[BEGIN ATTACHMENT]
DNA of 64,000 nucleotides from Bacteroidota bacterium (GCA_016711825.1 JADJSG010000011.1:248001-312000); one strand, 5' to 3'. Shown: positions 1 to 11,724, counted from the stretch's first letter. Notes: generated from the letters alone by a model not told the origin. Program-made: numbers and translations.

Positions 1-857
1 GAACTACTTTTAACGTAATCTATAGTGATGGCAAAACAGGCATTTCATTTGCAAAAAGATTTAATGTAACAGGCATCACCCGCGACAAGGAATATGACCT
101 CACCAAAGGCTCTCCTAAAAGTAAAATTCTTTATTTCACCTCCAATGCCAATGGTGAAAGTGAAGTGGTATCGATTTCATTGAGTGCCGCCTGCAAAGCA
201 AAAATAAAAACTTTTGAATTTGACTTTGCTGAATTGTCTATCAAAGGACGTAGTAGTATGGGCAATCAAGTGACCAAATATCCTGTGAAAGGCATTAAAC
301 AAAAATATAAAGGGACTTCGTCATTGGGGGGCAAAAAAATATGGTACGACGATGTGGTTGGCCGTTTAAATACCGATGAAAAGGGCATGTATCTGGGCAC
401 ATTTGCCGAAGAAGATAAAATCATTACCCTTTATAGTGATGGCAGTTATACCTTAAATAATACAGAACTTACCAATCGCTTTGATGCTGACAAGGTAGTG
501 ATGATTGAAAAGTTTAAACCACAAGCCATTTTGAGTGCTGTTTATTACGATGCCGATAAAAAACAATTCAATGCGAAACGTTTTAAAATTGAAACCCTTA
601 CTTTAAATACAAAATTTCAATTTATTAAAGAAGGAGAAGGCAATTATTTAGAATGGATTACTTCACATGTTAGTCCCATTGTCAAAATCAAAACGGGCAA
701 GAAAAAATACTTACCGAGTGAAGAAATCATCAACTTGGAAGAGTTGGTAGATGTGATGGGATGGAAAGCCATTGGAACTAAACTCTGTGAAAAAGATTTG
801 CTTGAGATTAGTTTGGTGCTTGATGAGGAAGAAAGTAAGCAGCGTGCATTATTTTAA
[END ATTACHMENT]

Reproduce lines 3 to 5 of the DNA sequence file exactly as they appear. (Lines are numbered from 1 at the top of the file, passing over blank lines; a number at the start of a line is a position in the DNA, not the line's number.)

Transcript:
1 GAACTACTTTTAACGTAATCTATAGTGATGGCAAAACAGGCATTTCATTTGCAAAAAGATTTAATGTAACAGGCATCACCCGCGACAAGGAATATGACCT
101 CACCAAAGGCTCTCCTAAAAGTAAAATTCTTTATTTCACCTCCAATGCCAATGGTGAAAGTGAAGTGGTATCGATTTCATTGAGTGCCGCCTGCAAAGCA
201 AAAATAAAAACTTTTGAATTTGACTTTGCTGAATTGTCTATCAAAGGACGTAGTAGTATGGGCAATCAAGTGACCAAATATCCTGTGAAAGGCATTAAAC